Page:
I have had my new wheels for about a month and about 2 weeks ago my car would start vibrating it would start in the steering wheel and eventually after driving for a while the car would shake violently
I've noticed my right front rim is extremely hot and it smells like something is burning, not rubber. I took the wheel off and it doesn't look like anything was rubbing so I thought maybe I didn't have the wheel on tight enough so I took it off and put it back on..problem still there vibrating and same wheel hot too touch.
I googled symptoms and a 99 bmw had the same symptoms with one wheel and it was the brake caliper seized.
Im just asking for input, im at work now and ill look at it more this weekend and maybe take it up to pep boys
I know other vibration reasons could be wheel balanced or alignment but I wouldn't think it would heat up the wheel.
Now I am no where close to a mechanic so this is going to be a stupid question .. I looked at the brake pads and they have meat on them but they are touching the rotors without anyone on the brakes.. should they have a gap from the rotors to pads until you step on the brakes?
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No the rotor doesn't look bad yet. They are 19 inch chrome wheels and they are stick on weights but if it was a bearing or balance wouldn't it vibrate all the time .. it doesn't start till I drive awhile like something is heating up which made me think the caliper seizing could be it and there wasn't a gap. I couldn't stick my fingernail between the pad and rotor. Thank u all for the input! And for not pointing out my lack of knowledge. Learning as I go lol
jk, seriously, could be a few things. Are you positive it's not rubbing anything like the fender lining? Are you riding pretty low?
Vibrations could be a wheel that needs to be balanced, a shock that needs to be replaced, a ball joint gone bad.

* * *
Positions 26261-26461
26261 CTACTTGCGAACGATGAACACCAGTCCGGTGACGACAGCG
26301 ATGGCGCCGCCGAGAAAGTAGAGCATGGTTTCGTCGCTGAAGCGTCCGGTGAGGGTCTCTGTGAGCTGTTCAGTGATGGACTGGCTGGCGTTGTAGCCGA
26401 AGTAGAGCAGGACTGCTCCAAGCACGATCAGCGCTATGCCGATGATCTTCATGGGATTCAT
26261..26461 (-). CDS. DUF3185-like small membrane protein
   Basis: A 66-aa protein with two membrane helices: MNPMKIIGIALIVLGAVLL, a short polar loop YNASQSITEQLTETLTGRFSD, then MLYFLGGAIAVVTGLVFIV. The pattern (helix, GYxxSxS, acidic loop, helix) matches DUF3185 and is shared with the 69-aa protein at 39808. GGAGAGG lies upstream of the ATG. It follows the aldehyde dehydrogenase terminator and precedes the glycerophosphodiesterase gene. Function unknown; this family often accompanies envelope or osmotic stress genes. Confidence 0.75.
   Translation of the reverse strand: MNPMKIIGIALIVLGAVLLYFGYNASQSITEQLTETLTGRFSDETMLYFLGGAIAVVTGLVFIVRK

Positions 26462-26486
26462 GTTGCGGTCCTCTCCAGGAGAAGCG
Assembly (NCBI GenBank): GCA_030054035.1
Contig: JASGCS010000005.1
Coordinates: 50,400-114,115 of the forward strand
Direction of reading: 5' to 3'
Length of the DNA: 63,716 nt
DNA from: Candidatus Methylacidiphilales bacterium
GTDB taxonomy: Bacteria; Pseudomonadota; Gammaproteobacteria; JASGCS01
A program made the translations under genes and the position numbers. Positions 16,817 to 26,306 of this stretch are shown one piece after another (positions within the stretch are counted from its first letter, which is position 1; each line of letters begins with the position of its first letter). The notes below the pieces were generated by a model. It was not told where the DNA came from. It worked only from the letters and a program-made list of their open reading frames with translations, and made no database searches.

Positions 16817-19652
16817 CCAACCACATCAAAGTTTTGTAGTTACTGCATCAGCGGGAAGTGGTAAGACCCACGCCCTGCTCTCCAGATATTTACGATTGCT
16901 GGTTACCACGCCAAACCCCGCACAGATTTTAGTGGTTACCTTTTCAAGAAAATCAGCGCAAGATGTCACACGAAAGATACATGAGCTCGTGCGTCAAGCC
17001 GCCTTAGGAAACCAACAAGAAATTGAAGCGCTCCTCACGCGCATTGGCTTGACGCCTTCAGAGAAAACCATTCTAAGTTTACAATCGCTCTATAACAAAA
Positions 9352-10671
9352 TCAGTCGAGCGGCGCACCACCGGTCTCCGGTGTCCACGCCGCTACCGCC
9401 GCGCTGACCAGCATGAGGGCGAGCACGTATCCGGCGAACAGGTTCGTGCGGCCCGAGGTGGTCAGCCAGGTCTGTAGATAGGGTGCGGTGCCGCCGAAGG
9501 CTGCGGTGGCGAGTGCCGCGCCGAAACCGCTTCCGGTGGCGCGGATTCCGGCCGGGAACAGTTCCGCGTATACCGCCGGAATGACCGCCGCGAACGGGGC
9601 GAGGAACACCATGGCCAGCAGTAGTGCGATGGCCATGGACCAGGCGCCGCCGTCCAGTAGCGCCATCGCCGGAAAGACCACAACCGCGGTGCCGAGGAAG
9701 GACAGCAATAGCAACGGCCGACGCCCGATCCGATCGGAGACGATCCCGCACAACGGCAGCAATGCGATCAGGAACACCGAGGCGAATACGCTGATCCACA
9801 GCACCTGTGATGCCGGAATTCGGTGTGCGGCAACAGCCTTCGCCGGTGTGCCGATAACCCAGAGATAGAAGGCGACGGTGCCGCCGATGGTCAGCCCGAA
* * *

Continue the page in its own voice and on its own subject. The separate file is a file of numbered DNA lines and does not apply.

If a wheel is hot there is only two things that come to mind....either your rotor/caliper is having an issue or you are losing air pressure in your tire. Obviously if you were low on air you could probably tell but it wouldn't cause the tire to be extremely hot unless you lost A LOT of pressure.
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I've got to say this sounds pretty conclusive as a caliper problem. There's not much else that could heat the wheel up like that than constant friction from a dragging pad. It's most likely the inner pad and you're just not seeing it from the outside of the wheel. As was mentioned, its likely either a sticky piston or else sticky slide pin. My guess is on the slide pins because that would allow only one pad (inner) to rub hard and not retract, but still not show any problems on the outside pad that you can see. I have had this exact same problem happen on a pickup truck; where the wheel got super hot to touch and smelled of pads and bearing grease. I popped the wheel off and sure enough the caliper slides were all stuck. Cleaned them up and relubed them and it's been fine since.
10 bucks that it's a locked caliper. If the caliper is stuck, it will cause the rotor to overheat and warp causing you vibration and heat issues with that wheel.
Take off the front wheels and compare the pad thickness between the driver's and passenger's side. If one side seems thinner than the other, that's your first clue of the problem
Take the caliper off and see if you can compress the caliper pistons. Use a block of wood and a c-clamp or some channel lock pliers to do it, it should compress very easily with either method. If it doesn't move, there's your problem. If not, check the slide pins and see if they move back and forth freely in the caliper bracket. If not you'll need a bracket and slides, usually can be bought with the caliper attached already.
When you do check them, also check that the rotor dust shield isn't hitting the rotor as well.
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